Thursday, October 21, 2010

Excerpt from the short story, "I Blame Mickey"

            I’m a loser. Look, I don’t want you to get all up in my craw about my low self esteem. I’m not bashing myself for the sheer joy of it. I’m not cruel. I’m practical.  I’m a loser in the practical sense.
     You know those people that enter raffles and somehow are able to win baskets of hair care products, or Swedish massages at the local feel me up shop, or the occasional meal at the local fat and butter cookery? Those woman who stand up and squeal like their name has just been called on “The Price is Right”?
     “Virginia Louise Stuck-up-ing-ton! Come on down!”
      Yeah.
      That’s not me.
      I’ve never won a raffle in my life.
      I’ve never won anything.
      Well, sort of.
      To clarify: I’ve never won anything as an adult.
      As a child I showed incredible skills at luck.
      In the sixth grade, I played my violin in the school talent show, and beat out our resident special needs kid, who played the piano.
      I had a hard time accepting the blue ribbon over the shrieking bellows of Bufford Kingsley as he threw a tantrum in the back of the auditorium.
      That kinda killed it for me.
      Then, in the eighth grade I won an award in drama class because I volunteered to round up all the poor saps who had said they’d go to play rehearsal during our lunch break. The drama teacher was thankful and sent me home with a plaque at the end of the year.
      In high school, I won an award for writing.  I wrote a story about a love sick woman who’s mother had to sell the family farm. I tell you, sap sells.
      After that, my lucky streak abruptly ended.
      Nada.
      Zilch.
      Well, sort of.
      At the very end of my senior year of high school there was a contest for a TV show.  Brace yourself, this is going to demonstrate just what a loser I am. It was for The Mickey Mouse Club.  And not the cool old fashioned one with Annette Whats-Her-Name and Frankie Other Dude, it was the lame ass one with Britney, Christina and yes, even Justin.
      Lame.
      Anyways, apparently if you told a joke on camera in under a minute, and submitted the tape, you could win a prize.  For some strange reason, I entered.
      I borrowed a camcorder from my father’s best drinking buddy, set it up on a desk in the drama room one day at lunch, and convinced some schlub to press the ‘record’ button for me, so me, my hair back in a bun because I’d woken up late and forgotten to wash it, and my eight hundred layers of metal that were in my teeth, told a joke. I was talking so fast it was probably impossible to hear what I was saying.
      “There was this boy and his rich father. And one day the father told his son, ‘If you get straight A’s in elementary school, I will buy you whatever you want.’ So, the boy worked real hard learning his ABC’s and those lousy multiplication tables and got straight A’s. At graduation, his father said to the boy,  ‘You got straight A’s. What can I get you? Do you want a pony? How about your own Disneyland?’ And the boy said, ‘All I want is white pants with white pockets on them.’ The father was totally confused, but wanted to please his son, so he got him white pants with pockets all over them. Come Junior High the rich father made the same deal. ‘You get straight A’s, and I’ll buy you what ever you want.’ So the boy worked real hard, dissected a frog, and conquered pre-Algebra and low and behold, got straight A’s.  At graduation the father said to him, ‘Son, what would you like me to buy you? How about a motorcycle? Or, a trip to Space Camp?’ But the boy turned to his father and said, ‘All I want is a pair of white pants with pockets all over them.’ Now, the father was a little put out, and didn’t really want to buy his son a pair of silly pants, but he loved his son and got him the pants. Then came High School and the rich father made the same deal. ‘You get straight A’s, and I’ll buy you whatever you want.’ So the boy worked real hard on his geometry and chemistry, and scored real high on the SATs and golly gosh darn, got straight A’s. At graduation, the father asked his son what he wanted. ‘You want a car? How about a free ride to an Ivy League Boy’s Club of your choice? I’ll buy you anything you want!’ And what do you think the boy asked for? Sure, enough! White pants with pockets all over them. The rich father was rather ticked off by this point, and tried to argue with his son about those ridiculous pants, but ended up giving the boy what he wanted, because, after all, it was what he had asked for. Then one day, while crossing the street, the boy was run over by a bus.  As he lay dying in a hospital bed, the father asked him, 'Son! I could have bought you anything you wanted in the world…Why did you always want white pants with pockets all over them?’ And the boy turned his face up to his father and…”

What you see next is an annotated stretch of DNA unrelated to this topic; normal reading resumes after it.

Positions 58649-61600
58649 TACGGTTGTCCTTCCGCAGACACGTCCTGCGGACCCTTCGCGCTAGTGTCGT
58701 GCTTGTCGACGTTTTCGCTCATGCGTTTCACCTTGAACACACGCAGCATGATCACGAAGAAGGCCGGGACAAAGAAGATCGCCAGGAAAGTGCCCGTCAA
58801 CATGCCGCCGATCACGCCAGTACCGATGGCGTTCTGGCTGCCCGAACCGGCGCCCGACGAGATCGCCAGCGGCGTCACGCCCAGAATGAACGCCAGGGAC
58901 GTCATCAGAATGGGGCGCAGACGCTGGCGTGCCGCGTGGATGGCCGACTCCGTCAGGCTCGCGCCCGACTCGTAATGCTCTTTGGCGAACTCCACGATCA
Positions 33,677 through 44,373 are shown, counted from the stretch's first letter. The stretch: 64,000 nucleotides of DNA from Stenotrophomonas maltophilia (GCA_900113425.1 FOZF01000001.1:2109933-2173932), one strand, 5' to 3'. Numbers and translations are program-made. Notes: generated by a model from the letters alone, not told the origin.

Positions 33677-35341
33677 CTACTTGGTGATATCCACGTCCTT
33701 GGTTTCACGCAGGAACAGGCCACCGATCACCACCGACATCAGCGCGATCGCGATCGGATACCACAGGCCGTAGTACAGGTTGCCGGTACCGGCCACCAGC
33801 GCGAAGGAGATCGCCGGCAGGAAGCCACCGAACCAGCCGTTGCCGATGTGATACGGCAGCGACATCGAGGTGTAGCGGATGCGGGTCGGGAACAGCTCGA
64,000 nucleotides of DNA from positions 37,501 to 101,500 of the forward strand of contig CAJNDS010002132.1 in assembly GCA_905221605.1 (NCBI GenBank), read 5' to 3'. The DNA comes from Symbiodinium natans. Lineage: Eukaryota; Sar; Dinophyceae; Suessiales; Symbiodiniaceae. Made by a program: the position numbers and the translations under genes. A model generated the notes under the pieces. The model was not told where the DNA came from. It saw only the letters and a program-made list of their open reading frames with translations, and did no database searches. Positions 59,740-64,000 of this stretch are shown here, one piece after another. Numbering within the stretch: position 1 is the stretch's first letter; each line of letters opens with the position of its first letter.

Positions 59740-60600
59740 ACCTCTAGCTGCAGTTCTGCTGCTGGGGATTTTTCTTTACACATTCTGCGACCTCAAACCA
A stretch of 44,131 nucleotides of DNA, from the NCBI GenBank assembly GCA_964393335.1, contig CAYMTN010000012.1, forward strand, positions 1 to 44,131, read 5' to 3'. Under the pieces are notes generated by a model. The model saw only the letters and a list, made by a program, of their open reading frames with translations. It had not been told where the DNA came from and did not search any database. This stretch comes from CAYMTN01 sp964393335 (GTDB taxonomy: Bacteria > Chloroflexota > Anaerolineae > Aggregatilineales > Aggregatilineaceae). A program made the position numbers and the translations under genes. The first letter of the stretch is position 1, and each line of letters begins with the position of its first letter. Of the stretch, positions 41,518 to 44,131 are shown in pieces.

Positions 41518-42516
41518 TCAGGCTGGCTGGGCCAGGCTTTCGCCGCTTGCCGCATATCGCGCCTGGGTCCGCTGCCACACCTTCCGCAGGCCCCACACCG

My minute was up.
      I ended the tape, recorded two seconds of snow from our television set at home and sent in the joke.
      The producers of The Mickey Mouse Club were so curious about the punch line they actually called.  Some woman, who I can’t remember her name, begged me to tell her the end of the joke.
      “The end of the joke is that the kid dies before he tells his Dad.”
      “What?”
      “The joke is, I’ve just wasted a minute of your life on a stupid joke with no punch line! That’s the joke!”
       Crickets.
       I won third prize and got a free tee shirt.
       After that, I won squat.
       I think The Mickey Mouse Club killed my mojo.